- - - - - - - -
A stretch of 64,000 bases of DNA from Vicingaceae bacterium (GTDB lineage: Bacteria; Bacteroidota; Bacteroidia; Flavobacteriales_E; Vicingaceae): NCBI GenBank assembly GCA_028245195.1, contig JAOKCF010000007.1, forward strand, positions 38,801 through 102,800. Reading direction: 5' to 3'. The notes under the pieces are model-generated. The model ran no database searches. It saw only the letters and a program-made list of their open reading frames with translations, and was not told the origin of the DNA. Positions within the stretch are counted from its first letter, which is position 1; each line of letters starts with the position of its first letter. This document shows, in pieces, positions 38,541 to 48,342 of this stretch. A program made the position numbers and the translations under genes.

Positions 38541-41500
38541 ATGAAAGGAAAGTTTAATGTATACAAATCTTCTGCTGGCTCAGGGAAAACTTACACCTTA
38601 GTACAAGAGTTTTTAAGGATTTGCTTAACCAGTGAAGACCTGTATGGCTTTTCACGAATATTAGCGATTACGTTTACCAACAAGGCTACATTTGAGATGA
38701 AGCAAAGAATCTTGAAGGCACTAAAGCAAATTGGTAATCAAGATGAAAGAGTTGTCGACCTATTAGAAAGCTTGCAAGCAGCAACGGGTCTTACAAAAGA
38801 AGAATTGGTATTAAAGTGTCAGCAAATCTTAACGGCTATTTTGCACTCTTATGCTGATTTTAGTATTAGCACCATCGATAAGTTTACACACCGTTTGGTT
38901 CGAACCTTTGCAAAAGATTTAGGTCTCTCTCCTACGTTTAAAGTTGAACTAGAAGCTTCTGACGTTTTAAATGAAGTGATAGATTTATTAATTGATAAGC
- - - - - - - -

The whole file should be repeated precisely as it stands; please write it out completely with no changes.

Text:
A stretch of 64,000 bases of DNA from Vicingaceae bacterium (GTDB lineage: Bacteria; Bacteroidota; Bacteroidia; Flavobacteriales_E; Vicingaceae): NCBI GenBank assembly GCA_028245195.1, contig JAOKCF010000007.1, forward strand, positions 38,801 through 102,800. Reading direction: 5' to 3'. The notes under the pieces are model-generated. The model ran no database searches. It saw only the letters and a program-made list of their open reading frames with translations, and was not told the origin of the DNA. Positions within the stretch are counted from its first letter, which is position 1; each line of letters starts with the position of its first letter. This document shows, in pieces, positions 38,541 to 48,342 of this stretch. A program made the position numbers and the translations under genes.

Positions 38541-41500
38541 ATGAAAGGAAAGTTTAATGTATACAAATCTTCTGCTGGCTCAGGGAAAACTTACACCTTA
38601 GTACAAGAGTTTTTAAGGATTTGCTTAACCAGTGAAGACCTGTATGGCTTTTCACGAATATTAGCGATTACGTTTACCAACAAGGCTACATTTGAGATGA
38701 AGCAAAGAATCTTGAAGGCACTAAAGCAAATTGGTAATCAAGATGAAAGAGTTGTCGACCTATTAGAAAGCTTGCAAGCAGCAACGGGTCTTACAAAAGA
38801 AGAATTGGTATTAAAGTGTCAGCAAATCTTAACGGCTATTTTGCACTCTTATGCTGATTTTAGTATTAGCACCATCGATAAGTTTACACACCGTTTGGTT
38901 CGAACCTTTGCAAAAGATTTAGGTCTCTCTCCTACGTTTAAAGTTGAACTAGAAGCTTCTGACGTTTTAAATGAAGTGATAGATTTATTAATTGATAAGC